PROTESTERS fighting to save Ealing Hospital descended on the town hall this week to call on councillors for their full backing.
Around 30 people faced the cold to demonstrate with banners reading 'save our hospital' on Tuesday night.
Patients, staff and local GPs fear the proposed merger with Northwick Park Hospital, in Harrow, could leave Ealing without an accident and emergency department and no in-patient beds.
Dr Onkar Sahota, a GP based in Hanwell, presented a petition of nearly 4,000 signatures before a full council calling for cross-party support to save the vital service.
Dr Sahota, who is also the Labour candidate to represent Ealing and Hillingdon at the Greater London Authority, said: "I have nothing against mergers if they reduce management costs and put more money into frontline services. However, this merger is about reducing investment and threatening services.
"It is the result of unprecedented and unnecessarily deep cuts in public services by the Conservative-led government."
An NHS report released last month detailed four options for the merger between Ealing Hospital Trust and North West London Hospitals Trust, which runs Northwick Park, Central Middlesex and St Marks hospitals.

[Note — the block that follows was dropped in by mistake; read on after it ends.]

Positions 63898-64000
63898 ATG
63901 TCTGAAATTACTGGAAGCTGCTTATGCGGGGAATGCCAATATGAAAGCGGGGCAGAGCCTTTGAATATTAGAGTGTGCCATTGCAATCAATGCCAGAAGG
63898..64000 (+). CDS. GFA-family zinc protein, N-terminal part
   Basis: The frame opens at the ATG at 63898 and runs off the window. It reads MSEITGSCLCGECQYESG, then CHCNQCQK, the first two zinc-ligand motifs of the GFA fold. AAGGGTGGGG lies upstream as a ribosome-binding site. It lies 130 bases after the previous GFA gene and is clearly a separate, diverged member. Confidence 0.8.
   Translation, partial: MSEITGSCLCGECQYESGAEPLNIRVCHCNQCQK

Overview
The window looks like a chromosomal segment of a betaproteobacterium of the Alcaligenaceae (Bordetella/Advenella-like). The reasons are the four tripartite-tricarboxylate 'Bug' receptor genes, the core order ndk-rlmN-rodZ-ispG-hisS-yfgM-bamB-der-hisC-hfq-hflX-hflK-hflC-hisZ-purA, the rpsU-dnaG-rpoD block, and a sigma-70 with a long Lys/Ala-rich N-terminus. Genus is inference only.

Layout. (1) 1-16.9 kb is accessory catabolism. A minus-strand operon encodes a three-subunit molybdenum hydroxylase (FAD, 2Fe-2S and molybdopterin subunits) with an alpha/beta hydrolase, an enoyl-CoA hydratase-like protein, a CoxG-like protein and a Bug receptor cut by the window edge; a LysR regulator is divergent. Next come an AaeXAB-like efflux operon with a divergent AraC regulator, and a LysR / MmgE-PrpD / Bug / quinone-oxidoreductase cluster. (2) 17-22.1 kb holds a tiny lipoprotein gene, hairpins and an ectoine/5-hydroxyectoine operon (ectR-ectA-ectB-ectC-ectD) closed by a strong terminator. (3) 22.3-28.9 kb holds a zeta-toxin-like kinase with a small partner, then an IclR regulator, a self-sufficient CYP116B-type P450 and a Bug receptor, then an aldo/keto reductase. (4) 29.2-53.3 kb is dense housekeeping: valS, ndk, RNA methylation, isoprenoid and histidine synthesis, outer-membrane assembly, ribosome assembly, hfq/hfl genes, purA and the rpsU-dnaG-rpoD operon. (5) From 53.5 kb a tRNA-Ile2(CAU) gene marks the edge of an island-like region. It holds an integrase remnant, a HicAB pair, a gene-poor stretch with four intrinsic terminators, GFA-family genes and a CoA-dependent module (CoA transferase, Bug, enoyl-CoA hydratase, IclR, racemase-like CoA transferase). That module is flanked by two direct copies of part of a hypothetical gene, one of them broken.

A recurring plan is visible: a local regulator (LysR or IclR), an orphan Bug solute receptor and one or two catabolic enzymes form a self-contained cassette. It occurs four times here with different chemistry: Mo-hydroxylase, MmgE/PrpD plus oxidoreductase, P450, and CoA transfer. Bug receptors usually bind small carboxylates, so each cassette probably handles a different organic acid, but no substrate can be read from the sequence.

Liberal Democrat Councillor Nigel Bakhai called on all parties to write a joint letter to Ealing Hospital Trust urging it to keep Ealing running as a district general hospital, which was welcomed by all.
Councillor Jasbir Anand, cabinet member for health, said: "We cannot let our borough, with more than 300,000 people, not have a single in-patient hospital bed."
She also argued that Ealings sound financial position would be used to prop up Northwicks debt.
Patient group member Dilmohan Singh Bhasin, who joined the protest, said residents will struggle to get to Northwick Park if services are moved.
"People will have to travel further afield and have to take three buses to get there and people whose needs are greater will not be able to do that," he said.
A spokeswoman for Ealing Hospital Trust said no decision has yet been made, but both trusts are developing a business case for the merger, which is to be presented next March.
If this is agreed a merger could begin by next July.
She added: "In early 2012, the primary care trusts that serve north west London will commence a full consultation process to ascertain the best way of delivering high standards of health care to the people of the area."